Peace for Palestine:
First Lost Opportunity

Elmer Berger

Foreword by Don Peretz
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"This is a work of genuine discovery that uses both the methods and sources of first-rate scholarship. It is a valuable addition to the 'new thinking' about the Middle East, [although] there are many who will refute its contribution without so much as a glance at its first page because it was written by Elmer Berger. The loss is theirs. Who will gain are those, like Berger himself, with an open mind and a willingness to become familiar with new perspectives on an ancient controversy."--From the Foreword by Don Peretz, professor of political science, SUNY-Binghamton

At the outset of the 1949 armistice negotiations between Israel and its Arab neighbors, acting UN mediator Ralph Bunche expressed his hope that the talks would "chart the road to a peace for Palestine," an outcome apparently as elusive today as when he spoke those words more than forty years ago.
Perhaps the most significant aspect of this meticulously documented analysis of those negotiations is its relevance for today's headlines. Relating the proposals and counterproposals, the conspiracies and power plays to present-day Israeli and Middle East policies, Berger suggests that the basic negotiating strategies of the main players have persisted almost unchanged into the present, a "near rigidity" that has defeated all efforts to achieve peace in the Middle East's central conflict.
Berger is a controversial rabbi, an avowed anti-Zionist who proves himself capable of examining highly flammable issues and events with objectivity, insight, and rigorous scholarship. Drawing upon newly released material from official Israeli and U.S. archives, Berger manages to paint both the large picture and the telling detail--the frustrations of the conscientious and highly respected Bunche, the pathetically unprepared Arab negotiators, the well-informed Israeli diplomats, the intrigue of the Israel-Transjordan alliance.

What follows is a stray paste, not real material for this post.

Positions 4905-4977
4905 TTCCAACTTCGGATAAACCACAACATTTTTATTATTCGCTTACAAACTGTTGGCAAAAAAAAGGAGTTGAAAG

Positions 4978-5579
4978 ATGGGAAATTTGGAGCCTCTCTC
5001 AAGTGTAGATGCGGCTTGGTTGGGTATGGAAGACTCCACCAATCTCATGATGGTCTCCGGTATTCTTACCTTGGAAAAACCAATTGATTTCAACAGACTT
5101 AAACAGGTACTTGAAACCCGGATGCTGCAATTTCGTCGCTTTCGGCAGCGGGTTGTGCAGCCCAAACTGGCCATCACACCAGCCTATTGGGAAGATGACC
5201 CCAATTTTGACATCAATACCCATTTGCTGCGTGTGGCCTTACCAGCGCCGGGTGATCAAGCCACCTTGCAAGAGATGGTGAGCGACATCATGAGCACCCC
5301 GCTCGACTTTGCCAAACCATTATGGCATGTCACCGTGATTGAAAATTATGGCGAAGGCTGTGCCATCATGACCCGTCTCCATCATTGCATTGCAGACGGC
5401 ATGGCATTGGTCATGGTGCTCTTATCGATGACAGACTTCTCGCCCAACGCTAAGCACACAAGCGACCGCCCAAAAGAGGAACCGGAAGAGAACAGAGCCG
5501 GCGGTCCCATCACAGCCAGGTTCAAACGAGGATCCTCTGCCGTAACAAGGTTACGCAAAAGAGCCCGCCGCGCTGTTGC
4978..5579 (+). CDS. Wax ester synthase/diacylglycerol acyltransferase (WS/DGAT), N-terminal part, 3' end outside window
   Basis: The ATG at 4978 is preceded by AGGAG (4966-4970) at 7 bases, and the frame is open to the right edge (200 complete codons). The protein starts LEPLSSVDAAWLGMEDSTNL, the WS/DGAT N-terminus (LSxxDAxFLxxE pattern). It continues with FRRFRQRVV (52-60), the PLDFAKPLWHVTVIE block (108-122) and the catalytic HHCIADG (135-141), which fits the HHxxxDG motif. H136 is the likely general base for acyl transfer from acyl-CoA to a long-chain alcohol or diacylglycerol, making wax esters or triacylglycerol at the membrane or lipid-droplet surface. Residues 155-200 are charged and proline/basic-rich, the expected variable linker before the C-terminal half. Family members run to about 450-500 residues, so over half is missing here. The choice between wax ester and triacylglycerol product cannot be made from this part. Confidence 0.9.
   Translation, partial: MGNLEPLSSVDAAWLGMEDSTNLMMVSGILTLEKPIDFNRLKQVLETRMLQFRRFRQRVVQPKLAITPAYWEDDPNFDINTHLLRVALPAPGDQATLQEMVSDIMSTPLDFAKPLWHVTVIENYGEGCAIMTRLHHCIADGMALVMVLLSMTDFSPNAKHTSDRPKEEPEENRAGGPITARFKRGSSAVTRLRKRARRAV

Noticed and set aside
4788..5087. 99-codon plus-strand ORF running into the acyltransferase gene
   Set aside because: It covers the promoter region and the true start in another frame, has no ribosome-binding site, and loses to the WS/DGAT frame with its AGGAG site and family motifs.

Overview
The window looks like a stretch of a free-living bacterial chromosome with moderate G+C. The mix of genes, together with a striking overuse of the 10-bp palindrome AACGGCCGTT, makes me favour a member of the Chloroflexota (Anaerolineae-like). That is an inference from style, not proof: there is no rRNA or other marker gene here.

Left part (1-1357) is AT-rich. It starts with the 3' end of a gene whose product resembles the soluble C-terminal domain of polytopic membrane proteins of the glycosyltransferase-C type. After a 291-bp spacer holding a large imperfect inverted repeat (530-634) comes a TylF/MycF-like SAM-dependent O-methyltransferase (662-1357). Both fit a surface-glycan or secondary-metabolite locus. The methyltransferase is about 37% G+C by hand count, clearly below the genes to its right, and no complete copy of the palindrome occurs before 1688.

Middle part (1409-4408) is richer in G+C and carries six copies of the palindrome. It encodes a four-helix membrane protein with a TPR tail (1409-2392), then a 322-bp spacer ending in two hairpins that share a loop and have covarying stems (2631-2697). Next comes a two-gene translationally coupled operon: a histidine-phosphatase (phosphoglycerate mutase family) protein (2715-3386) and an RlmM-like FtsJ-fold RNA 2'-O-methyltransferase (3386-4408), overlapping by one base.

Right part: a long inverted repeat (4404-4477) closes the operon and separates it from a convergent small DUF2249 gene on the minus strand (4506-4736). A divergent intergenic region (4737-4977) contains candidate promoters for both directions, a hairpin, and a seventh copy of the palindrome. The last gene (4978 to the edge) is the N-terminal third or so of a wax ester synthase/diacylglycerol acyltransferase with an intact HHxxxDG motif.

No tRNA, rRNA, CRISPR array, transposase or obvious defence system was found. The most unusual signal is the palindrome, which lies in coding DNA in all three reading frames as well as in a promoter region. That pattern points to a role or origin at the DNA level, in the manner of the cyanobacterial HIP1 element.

The work will serve serious observers of the prolonged conflict over Palestine as a guide to applicable international law and to the attitudes and negotiating policies of the countries involved.

Elmer Berger has for twenty-five years been president of American Jewish Alternatives to Zionism, Inc., and has written and edited a number of books on Judaism and Jewish nationalism.


At the outset of the 1949 armistice negotiations between Israel and its Arab neighbors, acting UN mediator Ralph Bunche expressed his hope that the talks would "chart the road to a peace for Palestine," an outcome apparently as elusive today as when he spoke those words more than forty years ago.
Perhaps the most significant aspect of this meticulously documented analysis of those negotiations is its relevance for today's headlines. Relating the proposals and counterproposals, the conspiracies and power plays to present-day Israeli and Middle East policies, Berger suggests that the basic negotiating strategies of the main players have persisted almost unchanged into the present, a "near rigidity" that has defeated all efforts to achieve peace in the Middle East's central conflict.
Berger is a controversial rabbi, an avowed anti-Zionist who proves himself capable of examining highly flammable issues and events with objectivity, insight, and rigorous scholarship. Drawing upon newly released material from official Israeli and U.S. archives, Berger manages to paint both the large picture and the telling detail--the frustrations of the conscientious and highly respected Bunche, the pathetically unprepared Arab negotiators, the well-informed Israeli diplomats, the intrigue of the Israel-Transjordan alliance.
The work will serve serious observers of the prolonged conflict over Palestine as a guide to applicable international law and to the attitudes and negotiating policies of the countries involved.

Elmer Berger has for twenty-five years been president of American Jewish Alternatives to Zionism, Inc., and has written and edited a number of books on Judaism and Jewish nationalism.

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